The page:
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Quebec employers: Are your harassment policies up to snuff?

Because of significant changes proposed to Quebec’s Act Respecting Labour Standards, employers need to ensure that their harassment policies now cover psychological and sexual harassment.

harassment policiesIn a May 2018 Canada In Focus blog post we discussed significant changes proposed to Quebec’s Act Respecting Labour Standards (the “Act”) under Bill 176. Bill 176 has since received royal assent with certain amendments in effect since June 12, 2018, and others coming into effect as of January 1, 2019. Included in the January amendments are important modifications regarding harassment in the workplace.

Previously, the Act set out that all employees have a right to a workplace environment free from psychological harassment, with an obligation on employers to take reasonable action to prevent psychological harassment in the workplace and to put a stop to such behaviour whenever they became aware of it. While these obligations remain in place, January 1st amendments to section 81.19 of the Act will place an additional obligation on employers to adopt a psychological harassment prevention and complaint processing policy, and to make such policy available to their employees.

Definition of psychological harassment expanded to include sexual harassment

Previously psychological harassment in the Act was defined as “vexatious behaviour in the form of repeated and hostile or unwanted conduct, verbal comments, actions or gestures, that affects an employee’s dignity or psychological or physical integrity and that results in a harmful work environment for the employee” or “[a] single serious incidence of such behaviour that has a lasting harmful effect on an employee.” While the courts have interpreted that the Act’s definition of psychological harassment included sexual harassment, Section 81.18 of the Act has now been amended to provide that “psychological harassment includes such behaviour in the form of such verbal comments, actions or gestures of a sexual nature.” As such, and following on the above noted revisions to section 81.19 obligating employers to adopt formal harassment prevention and complaint policies, such policies must include a section addressing sexual harassment in the workplace.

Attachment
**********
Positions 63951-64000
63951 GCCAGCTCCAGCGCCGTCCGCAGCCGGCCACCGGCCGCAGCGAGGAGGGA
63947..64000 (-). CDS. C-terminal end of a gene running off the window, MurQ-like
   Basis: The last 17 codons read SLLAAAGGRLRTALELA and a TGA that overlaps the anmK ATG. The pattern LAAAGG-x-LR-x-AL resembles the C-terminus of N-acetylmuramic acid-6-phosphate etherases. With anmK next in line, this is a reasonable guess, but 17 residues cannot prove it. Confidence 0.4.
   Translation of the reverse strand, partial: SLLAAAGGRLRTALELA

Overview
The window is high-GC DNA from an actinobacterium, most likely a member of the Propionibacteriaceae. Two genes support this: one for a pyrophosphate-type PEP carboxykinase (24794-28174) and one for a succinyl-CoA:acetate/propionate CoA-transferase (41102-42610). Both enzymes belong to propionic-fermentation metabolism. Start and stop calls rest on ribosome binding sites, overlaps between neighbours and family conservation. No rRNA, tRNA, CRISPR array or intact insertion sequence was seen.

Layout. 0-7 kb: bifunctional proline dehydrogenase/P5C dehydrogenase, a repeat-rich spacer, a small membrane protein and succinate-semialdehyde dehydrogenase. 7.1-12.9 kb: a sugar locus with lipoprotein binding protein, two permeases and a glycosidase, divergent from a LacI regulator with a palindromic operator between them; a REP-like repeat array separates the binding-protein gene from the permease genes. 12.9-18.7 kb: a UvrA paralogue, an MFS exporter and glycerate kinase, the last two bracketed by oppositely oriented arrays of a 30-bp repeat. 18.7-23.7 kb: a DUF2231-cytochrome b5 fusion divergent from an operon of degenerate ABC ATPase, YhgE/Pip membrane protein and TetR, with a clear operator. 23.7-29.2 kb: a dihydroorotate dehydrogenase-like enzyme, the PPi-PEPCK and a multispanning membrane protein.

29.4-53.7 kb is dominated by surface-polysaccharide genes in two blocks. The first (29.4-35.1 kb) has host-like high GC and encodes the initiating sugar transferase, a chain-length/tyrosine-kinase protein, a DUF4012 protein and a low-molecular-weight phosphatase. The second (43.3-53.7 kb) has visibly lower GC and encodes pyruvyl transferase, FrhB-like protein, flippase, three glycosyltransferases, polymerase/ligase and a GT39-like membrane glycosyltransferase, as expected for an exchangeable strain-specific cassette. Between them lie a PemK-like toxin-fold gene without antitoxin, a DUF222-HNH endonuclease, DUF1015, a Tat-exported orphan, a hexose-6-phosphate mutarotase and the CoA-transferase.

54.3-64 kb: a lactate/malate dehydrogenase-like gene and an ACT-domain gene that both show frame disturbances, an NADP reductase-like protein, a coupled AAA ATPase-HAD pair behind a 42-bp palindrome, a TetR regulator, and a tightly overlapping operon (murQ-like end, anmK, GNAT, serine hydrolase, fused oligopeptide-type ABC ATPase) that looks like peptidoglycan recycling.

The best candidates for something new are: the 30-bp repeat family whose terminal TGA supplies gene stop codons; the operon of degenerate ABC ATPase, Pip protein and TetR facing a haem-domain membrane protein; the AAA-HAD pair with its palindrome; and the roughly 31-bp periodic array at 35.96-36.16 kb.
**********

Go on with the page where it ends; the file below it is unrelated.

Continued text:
Next steps for Quebec employers

In light of the above amendments, Quebec employers, whether they currently have anti-harassment policies in place or not, should:

  • create anti-harassment policies or revise existing ones to ensure that they specifically address not only psychological harassment in the workplace, but sexual harassment as well;
  • confirm that clear and consistent internal processes to address harassment complaints are set out therein, and implement such processes if they do not already exist;
  • implement their new or revised anti-harassment policies as soon as possible, and no later than January 1, 2019; and
  • make their new or revised policies available to all of their employees.

In regards to the obligation to make anti-harassment policies available to their employees, employers must circulate their anti-harassment policies in a manner that ensures that it is accessible to all employees, whether by email, via their intranet or in paper form. No particular format or method has been specified by the legislature. An employer may choose to accompany the introduction of the new or revised policy with mandatory anti-harassment training sessions which include an explanation of the various components of the employer’s new or revised policies. This would constitute a best practice to ensure that the new obligations under the Act are fully complied with.

Lastly, despite any internal complaint processes that may be available or implemented internally, employees have the option of filing a harassment complaint with the Commission des normes, de l’équité, de la santé et de la sécurité du travail. An additional amendment to the Act has increased the deadline within which an employee can file a complaint from 90 days to two years from the last occurrence of the harassing behaviour. Therefore, as always, it is important for employers to address and take steps towards dealing with any incidence of harassment in the workplace, of whatever nature it may be, as soon as they become aware that it is occurring.

By Tania Da Silva, DLA Piper

Occasional Contributors

In addition to our regular guest bloggers, First Reference Talks blog published by First Reference, provides occasional guest post opportunities from various subject matter experts on the topics of payroll, employment and labour law, payroll, HR analytics, corporate immigration, accessibility related issues in Canada. If you are a subject matter expert and would like to become an occasional blogger, please contact Yosie Saint-Cyr at editor@firstreference.com. If you liked this post, subscribe to First Reference Talks blog to get regular updates.
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